Convertible National Currencies
Currencies are convertible when holders can freely exchange them for other currencies. There are several advantages in using a particular national currency as an international standard of value and as an international reserve asset. Unlike gold its costs of production and storage are negligible and the reserve asset is in the same form as the currency used by traders and investors. The supply can easily be increased or diminished to meet the needs of world trade.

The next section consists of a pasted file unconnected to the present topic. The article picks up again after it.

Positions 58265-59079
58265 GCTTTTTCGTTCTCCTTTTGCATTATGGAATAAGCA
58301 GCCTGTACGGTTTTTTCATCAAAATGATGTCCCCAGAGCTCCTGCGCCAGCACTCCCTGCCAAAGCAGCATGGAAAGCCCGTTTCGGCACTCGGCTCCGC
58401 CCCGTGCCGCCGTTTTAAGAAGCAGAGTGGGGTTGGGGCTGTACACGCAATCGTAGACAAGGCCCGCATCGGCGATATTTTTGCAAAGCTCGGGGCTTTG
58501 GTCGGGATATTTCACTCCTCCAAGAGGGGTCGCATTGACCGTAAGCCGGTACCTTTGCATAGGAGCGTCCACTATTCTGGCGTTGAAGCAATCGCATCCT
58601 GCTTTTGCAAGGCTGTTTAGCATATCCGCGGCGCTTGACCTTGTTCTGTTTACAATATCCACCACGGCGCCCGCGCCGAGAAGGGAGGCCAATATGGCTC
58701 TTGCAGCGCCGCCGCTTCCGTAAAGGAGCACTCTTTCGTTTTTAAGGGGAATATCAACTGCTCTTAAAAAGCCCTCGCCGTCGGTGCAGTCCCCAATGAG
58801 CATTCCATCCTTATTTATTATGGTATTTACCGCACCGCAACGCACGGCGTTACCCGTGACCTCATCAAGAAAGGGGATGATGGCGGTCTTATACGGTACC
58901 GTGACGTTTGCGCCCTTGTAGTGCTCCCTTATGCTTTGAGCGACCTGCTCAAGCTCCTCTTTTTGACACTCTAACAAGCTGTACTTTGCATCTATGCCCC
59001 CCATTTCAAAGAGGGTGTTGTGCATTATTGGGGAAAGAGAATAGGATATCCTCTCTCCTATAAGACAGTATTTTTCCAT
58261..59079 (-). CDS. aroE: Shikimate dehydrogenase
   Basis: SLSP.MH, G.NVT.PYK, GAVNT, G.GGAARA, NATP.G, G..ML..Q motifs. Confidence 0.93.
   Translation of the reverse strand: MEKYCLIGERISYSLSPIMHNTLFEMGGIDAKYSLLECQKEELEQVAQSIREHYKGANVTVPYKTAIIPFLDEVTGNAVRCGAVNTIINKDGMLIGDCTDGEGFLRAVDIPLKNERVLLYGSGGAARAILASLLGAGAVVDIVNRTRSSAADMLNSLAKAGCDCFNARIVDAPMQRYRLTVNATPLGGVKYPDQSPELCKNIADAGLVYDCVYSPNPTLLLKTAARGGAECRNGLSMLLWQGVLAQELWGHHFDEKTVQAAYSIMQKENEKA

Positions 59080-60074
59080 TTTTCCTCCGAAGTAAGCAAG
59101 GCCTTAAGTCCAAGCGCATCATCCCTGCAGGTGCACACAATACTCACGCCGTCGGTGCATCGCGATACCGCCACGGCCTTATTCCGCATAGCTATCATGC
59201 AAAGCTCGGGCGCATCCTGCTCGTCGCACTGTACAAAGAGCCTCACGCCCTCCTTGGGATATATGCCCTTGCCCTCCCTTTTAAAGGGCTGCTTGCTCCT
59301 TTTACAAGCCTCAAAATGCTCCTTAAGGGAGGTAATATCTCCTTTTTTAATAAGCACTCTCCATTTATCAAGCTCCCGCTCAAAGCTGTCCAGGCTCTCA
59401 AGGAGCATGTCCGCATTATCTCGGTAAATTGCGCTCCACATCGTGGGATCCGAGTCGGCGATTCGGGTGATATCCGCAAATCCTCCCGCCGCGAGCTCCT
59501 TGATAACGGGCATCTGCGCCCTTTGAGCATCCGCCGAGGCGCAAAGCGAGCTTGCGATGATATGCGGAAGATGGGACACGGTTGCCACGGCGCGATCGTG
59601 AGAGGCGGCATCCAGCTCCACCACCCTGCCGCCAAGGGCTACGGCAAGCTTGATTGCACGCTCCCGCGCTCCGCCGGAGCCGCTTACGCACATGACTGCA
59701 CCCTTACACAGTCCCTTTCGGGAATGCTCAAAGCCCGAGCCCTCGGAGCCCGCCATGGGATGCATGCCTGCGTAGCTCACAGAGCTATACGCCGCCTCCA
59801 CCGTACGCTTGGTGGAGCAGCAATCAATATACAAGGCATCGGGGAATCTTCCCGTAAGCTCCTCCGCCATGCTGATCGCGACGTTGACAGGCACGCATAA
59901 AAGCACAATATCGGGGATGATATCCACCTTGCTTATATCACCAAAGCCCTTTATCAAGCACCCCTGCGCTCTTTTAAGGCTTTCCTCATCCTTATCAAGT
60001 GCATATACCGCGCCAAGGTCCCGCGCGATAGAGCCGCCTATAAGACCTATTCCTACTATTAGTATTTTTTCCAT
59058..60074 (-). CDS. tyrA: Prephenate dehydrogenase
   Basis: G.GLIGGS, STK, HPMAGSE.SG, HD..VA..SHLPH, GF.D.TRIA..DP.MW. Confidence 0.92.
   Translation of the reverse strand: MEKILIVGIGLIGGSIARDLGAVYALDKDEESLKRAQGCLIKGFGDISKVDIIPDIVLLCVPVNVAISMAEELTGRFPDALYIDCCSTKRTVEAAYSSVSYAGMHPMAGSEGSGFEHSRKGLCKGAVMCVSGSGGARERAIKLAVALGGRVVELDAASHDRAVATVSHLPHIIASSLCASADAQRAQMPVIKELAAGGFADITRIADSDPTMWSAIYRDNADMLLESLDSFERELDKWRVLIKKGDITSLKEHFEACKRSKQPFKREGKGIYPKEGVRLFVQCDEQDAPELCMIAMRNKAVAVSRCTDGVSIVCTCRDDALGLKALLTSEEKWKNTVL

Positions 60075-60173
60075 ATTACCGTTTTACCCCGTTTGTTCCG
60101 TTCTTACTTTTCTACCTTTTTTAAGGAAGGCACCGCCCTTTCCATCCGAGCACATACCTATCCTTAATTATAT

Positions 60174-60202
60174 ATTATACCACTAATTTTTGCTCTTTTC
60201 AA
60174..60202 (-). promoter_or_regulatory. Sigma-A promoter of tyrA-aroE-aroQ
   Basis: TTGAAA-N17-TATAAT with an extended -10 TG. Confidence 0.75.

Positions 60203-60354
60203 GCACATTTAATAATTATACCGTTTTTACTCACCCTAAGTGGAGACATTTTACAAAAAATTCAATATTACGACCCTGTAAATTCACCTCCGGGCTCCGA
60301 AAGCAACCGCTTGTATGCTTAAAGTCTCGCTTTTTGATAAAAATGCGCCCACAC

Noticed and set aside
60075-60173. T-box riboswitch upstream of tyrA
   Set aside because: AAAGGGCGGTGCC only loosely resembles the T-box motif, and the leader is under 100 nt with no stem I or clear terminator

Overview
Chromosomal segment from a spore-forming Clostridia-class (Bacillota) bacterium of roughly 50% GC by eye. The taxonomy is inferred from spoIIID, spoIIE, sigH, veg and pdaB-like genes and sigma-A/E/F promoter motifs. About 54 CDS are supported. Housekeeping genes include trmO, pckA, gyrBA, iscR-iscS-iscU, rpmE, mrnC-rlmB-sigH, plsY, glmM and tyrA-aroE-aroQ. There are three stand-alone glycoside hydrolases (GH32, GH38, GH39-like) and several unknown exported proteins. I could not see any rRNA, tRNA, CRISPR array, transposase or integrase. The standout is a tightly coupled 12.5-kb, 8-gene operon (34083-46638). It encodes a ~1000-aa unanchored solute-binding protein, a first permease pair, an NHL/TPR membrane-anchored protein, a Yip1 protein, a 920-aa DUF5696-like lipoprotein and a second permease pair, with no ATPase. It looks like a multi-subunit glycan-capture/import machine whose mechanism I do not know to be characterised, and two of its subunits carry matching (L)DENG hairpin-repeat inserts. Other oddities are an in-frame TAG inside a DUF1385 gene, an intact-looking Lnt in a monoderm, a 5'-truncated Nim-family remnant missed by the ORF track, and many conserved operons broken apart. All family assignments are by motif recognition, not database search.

The problem with this facility is that for the other countries to hold convertible currency, the country to which it belongs must be in constant trade deficit because it must import form other countries and pay them in its currency. But a prolonged deficit will cast doubt on the ability of that country to maintain the exchange value of its currency. Another problem is that if the country to which the currency belongs devalues the currency, the other countries holding it will lose purchasing power in international transactions.